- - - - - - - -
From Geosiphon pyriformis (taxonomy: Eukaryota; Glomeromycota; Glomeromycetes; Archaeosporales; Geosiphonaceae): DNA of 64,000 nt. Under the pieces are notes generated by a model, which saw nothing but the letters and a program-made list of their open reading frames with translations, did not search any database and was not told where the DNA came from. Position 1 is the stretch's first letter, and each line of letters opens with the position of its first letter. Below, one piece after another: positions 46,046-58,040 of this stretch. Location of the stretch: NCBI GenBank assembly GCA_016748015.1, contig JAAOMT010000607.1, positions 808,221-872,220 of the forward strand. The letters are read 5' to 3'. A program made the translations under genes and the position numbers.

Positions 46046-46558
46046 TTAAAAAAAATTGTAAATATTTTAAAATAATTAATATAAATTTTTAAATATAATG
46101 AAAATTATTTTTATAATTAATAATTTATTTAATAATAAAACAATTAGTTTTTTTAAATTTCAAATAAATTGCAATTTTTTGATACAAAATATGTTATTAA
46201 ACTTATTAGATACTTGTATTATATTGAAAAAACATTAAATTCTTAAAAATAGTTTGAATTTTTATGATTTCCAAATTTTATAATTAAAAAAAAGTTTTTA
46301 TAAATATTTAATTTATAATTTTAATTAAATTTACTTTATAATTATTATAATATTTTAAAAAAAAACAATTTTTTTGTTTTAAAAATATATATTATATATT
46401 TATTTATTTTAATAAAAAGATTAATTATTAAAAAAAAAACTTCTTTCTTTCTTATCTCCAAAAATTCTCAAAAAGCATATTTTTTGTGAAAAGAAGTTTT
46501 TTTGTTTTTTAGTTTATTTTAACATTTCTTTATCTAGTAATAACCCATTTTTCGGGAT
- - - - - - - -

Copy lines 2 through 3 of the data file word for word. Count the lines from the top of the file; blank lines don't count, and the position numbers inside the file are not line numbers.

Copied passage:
Positions 46046-46558
46046 TTAAAAAAAATTGTAAATATTTTAAAATAATTAATATAAATTTTTAAATATAATG